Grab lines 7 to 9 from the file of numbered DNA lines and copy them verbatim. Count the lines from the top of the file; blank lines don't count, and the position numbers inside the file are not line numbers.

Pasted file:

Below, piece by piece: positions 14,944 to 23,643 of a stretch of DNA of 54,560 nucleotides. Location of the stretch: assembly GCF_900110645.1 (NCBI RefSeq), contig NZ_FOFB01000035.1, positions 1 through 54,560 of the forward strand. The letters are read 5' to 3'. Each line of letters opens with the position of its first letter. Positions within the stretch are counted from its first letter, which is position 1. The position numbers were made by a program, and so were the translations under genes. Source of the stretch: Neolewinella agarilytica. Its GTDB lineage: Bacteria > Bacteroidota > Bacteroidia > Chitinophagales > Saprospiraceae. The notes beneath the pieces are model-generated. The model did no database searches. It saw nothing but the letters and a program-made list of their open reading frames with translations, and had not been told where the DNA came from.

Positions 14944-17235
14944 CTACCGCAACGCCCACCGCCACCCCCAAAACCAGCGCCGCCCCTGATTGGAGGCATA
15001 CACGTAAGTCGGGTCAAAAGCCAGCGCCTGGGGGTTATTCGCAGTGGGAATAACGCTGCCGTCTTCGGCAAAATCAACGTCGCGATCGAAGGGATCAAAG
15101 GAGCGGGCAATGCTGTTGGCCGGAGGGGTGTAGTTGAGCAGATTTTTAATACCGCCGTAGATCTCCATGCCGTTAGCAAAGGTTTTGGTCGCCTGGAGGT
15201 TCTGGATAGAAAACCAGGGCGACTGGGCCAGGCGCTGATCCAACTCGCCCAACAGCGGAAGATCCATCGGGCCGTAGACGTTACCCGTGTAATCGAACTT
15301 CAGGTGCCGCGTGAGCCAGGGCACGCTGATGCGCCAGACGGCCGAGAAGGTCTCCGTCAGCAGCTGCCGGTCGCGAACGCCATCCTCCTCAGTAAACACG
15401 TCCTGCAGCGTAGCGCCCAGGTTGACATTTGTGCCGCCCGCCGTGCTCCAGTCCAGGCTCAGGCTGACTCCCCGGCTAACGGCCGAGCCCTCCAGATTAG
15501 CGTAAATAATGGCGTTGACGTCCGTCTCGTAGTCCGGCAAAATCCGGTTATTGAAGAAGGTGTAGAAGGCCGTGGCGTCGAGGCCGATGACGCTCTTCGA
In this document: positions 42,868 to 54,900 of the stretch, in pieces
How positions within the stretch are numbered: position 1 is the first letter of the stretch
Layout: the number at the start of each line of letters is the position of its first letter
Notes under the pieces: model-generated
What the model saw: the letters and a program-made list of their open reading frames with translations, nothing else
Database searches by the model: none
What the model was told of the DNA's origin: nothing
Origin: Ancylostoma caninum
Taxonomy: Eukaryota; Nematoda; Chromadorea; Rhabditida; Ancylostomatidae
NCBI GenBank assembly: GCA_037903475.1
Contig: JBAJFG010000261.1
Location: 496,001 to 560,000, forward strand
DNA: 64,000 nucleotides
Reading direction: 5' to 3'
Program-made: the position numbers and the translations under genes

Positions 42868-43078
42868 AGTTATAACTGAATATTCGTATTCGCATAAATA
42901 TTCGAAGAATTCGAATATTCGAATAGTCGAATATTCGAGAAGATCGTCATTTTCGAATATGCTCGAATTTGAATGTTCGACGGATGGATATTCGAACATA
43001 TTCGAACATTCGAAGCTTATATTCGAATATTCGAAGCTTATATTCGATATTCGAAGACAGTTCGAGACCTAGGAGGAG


15301 CAGGTGCCGCGTGAGCCAGGGCACGCTGATGCGCCAGACGGCCGAGAAGGTCTCCGTCAGCAGCTGCCGGTCGCGAACGCCATCCTCCTCAGTAAACACG
15401 TCCTGCAGCGTAGCGCCCAGGTTGACATTTGTGCCGCCCGCCGTGCTCCAGTCCAGGCTCAGGCTGACTCCCCGGCTAACGGCCGAGCCCTCCAGATTAG
15501 CGTAAATAATGGCGTTGACGTCCGTCTCGTAGTCCGGCAAAATCCGGTTATTGAAGAAGGTGTAGAAGGCCGTGGCGTCGAGGCCGATGACGCTCTTCGA